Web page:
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Should We Pray? Or Protest?: Discernment Exercise spacer Should We Pray? Or Protest?: Discernment Exercise
BY: Denis Haack
The fact that we live in a religiously pluralistic culture means that we can expect to be exposed to beliefs, values, and practices that are contrary to our Christian faith. This might arise in a conversation over lunch at work, in a lecture at a university, in a film, or during any number of other instances when we naturally rub shoulders with non-Christians. In most of these instances, however, our exposure is somewhat at arm’s length. It involves a theme in a movie, or a comment by a colleague—which might become a topic for conversation, but the thing with which we disagree remains out there, at a distance. We may be uncomfortable by the belief, the value, or the practice that we’ve been exposed to, but it remains in the realm of ideas, and so our discomfort is minimal.

Our discomfort can increase dramatically, however, when the distance decreases and we find ourselves actually drawn into the religious practice in some way. And, truth be told, living in a religiously pluralistic culture means that we should expect this to happen at least occasionally. That being the case, discerning Christians might want to reflect on how to best respond to such situations. One way to prepare ourselves is to discuss the following case study of a Christian who found themselves unexpectedly drawn into the practice of Eastern meditation during a professional seminar.

Case study: stress relief workshop

A Christian attorney attends a continuing education seminar. Besides the plenary sessions led by experts in the field, a variety of elective workshops are offered. Our friend looks over the possibilities, and decides the one entitled “Accepting Our Limits: Practical Ideas for Reducing Stress” looks promising. The workshop facilitator is a fellow attorney who though unknown to the Christian, has the reputation of being a strong family woman and a skilled communicator.

The workshop is divided in half. The first part is a creative exploration of stress in the practice of law. Various causes of stress are identified, and though it is noted that some stress can sharpen one’s creativity and efficiency, inappropriate levels of stress can be deadly to not only the practice of law, but to the attorney’s health, family, and enjoyment of life. Then, in the second half of the workshop, the facilitator announces that she would like to introduce them to a simple technique that she has found particularly effective in reducing stress. Used twice a day, for twenty minutes each time, her practice of Transcendental Meditation has not only reduced her levels of stress, but provides two brief periods each day when she escapes from the noise and clutter of modern urban professional life. You do not need to accept the religious ideas behind the meditation, she says, though she finds them both plausible and comforting. In any case, she outlines the main beliefs behind TM, explains how to meditate, and then leads the group in a 20 minute period of meditation.

The Christian spends the twenty minutes in quiet prayer, determining to plan such quiet time into his daily schedule. Later, he talks with several friends who also attended the workshop, beginning the conversation by asking what they thought of the experience.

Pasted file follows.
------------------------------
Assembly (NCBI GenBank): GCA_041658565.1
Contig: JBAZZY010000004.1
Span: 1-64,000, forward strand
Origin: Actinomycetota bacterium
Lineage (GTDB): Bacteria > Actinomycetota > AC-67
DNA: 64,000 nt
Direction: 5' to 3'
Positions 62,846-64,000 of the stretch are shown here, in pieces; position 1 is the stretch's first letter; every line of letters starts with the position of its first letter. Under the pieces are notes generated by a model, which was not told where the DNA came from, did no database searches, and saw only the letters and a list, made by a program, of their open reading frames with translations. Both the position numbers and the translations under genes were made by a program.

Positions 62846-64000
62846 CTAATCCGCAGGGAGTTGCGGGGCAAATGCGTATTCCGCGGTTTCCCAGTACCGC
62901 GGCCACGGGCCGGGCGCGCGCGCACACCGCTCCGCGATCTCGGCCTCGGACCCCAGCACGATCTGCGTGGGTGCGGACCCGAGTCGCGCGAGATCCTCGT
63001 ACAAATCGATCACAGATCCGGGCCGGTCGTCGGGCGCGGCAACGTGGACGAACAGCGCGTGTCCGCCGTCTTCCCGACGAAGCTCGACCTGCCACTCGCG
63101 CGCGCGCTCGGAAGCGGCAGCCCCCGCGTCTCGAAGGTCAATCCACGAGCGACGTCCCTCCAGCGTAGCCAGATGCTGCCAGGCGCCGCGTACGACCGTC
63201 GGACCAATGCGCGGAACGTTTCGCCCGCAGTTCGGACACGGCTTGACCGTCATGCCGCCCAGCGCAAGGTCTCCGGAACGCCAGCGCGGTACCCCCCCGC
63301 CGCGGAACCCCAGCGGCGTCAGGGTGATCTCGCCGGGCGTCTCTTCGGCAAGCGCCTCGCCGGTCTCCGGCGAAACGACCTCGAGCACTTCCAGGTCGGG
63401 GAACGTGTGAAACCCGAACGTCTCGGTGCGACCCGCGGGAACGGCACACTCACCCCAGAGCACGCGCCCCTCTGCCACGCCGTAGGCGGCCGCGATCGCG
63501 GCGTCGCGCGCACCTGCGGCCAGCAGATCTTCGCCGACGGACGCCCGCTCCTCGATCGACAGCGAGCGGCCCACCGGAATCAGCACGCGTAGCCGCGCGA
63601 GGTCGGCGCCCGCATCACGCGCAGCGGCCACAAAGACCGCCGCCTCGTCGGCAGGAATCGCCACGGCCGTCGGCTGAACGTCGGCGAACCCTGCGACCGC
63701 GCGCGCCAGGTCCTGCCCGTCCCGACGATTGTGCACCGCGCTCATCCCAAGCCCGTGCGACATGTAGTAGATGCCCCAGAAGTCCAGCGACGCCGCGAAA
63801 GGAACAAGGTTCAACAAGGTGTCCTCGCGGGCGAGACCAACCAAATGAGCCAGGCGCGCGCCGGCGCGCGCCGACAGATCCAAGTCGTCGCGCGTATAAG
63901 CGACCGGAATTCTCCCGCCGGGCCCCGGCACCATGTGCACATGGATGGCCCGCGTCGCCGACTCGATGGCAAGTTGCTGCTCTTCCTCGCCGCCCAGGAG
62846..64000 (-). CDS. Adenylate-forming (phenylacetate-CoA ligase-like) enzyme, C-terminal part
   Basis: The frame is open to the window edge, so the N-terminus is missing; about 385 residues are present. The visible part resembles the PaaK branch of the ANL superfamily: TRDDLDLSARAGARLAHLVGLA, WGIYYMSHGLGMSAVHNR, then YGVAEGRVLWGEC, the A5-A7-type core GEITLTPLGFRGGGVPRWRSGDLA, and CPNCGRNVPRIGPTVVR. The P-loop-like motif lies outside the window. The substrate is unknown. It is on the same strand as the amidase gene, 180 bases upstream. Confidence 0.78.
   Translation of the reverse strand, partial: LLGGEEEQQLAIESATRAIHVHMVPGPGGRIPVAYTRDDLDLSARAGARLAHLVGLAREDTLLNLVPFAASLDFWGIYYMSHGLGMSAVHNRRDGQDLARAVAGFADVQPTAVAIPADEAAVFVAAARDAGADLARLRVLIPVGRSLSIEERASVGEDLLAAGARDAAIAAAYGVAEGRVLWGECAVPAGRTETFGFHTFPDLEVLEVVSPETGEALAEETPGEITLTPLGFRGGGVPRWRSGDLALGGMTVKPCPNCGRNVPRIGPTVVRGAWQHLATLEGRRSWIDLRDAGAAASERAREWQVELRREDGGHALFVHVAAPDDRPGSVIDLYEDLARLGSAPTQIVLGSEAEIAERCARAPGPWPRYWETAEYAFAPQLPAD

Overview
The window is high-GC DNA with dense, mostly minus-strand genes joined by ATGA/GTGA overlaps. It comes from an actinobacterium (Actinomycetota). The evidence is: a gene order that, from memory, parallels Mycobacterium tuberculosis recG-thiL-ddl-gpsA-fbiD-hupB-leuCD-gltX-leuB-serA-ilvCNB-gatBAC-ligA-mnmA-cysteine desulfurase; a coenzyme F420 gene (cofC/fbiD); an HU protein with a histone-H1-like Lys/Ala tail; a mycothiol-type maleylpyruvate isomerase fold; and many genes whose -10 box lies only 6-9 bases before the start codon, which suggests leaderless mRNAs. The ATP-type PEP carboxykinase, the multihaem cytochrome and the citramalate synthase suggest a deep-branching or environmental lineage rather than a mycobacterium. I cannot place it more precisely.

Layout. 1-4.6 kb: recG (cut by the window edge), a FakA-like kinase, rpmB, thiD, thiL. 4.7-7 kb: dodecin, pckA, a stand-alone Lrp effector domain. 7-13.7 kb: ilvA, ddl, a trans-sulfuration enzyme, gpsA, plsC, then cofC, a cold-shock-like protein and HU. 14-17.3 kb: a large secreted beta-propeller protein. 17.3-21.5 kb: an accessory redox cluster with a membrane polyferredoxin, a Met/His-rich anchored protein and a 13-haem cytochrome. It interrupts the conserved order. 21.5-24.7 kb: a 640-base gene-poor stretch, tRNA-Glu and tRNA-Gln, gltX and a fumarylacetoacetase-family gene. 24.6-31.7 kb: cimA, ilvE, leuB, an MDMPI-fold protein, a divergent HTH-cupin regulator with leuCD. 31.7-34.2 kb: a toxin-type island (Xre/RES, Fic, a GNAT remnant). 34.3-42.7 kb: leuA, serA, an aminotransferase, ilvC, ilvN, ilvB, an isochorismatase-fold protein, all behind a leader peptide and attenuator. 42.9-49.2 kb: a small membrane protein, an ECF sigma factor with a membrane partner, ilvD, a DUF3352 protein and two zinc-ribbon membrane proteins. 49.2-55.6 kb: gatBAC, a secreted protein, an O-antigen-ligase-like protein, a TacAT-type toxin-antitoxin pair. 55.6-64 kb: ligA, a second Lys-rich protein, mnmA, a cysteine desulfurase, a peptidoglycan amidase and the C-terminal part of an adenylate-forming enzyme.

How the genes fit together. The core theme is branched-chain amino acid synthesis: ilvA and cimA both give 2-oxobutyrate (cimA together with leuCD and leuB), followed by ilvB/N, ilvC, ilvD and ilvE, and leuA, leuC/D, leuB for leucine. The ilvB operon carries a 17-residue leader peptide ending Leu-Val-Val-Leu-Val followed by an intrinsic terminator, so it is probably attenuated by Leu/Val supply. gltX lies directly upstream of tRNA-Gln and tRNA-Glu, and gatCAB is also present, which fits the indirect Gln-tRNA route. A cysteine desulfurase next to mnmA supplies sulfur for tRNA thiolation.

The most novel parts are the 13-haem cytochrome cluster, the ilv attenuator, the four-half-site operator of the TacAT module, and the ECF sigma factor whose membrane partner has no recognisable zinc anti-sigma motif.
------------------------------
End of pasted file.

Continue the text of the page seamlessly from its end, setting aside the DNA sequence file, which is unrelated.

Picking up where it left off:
All of which, of course, raises a number of questions for discerning Christians to reflect on and discuss.


1. How is the growing religious pluralism in society obvious to you? In what ways does it impact you?

2. What similar situations have you faced personally—or heard about—in our religiously pluralistic culture? How did you respond to them? Why? How satisfied are you with your response?

3. Since it seems clear situations like this will likely increase as time goes by, why don’t Christians discuss them together ahead of time? Why are such discussions often so emotionally charged? To what extent is agreement about such things a measure of spiritual maturity or biblical fidelity? Why?

4. Discuss the case study. Do you agree with the attorney’s response? Why or why not? What texts and principles from Scripture would you point to in order to justify your conclusion?

5. Discuss the reaction of a fellow believer who criticizes the Christian attorney, claiming that silent prayer is not a sufficiently godly response. Since the other participants in the workshop could not distinguish between his prayer and TM, he gave the appearance of evil. He should have refused to participate, just as Daniel’s three friends refused to bow before Nebuchadnezzar’s gold image (see Daniel 3). Also, since it is unlikely that a Christian would have been allowed to give a gospel solution to stress in such a workshop, he should have protested the introduction of TM into what should have been a religiously neutral workshop. The attorney’s choice looks more like cowardice and compromise than it does godly faithfulness. At the very least, he could have quietly excused himself and left. At least then he wouldn’t have given the appearance of participating in false worship.

6. If you believe the attorney’s response in the workshop to be correct, what response by a Christian could rightly be characterized as cowardice and compromise? Why?

7. To what extent is the attorney’s response justified by the conversation he had later with his friends?

about the author
Denis Haack
Denis is the author of The Rest of Success: What the World Didn’t Tell You About Having It All and has written articles for such journals as Reformation & Revival Journal, Eternity, Covenant, and World. He holds a Master of Arts in Theological Studies degree from Covenant Seminary in St. Louis.
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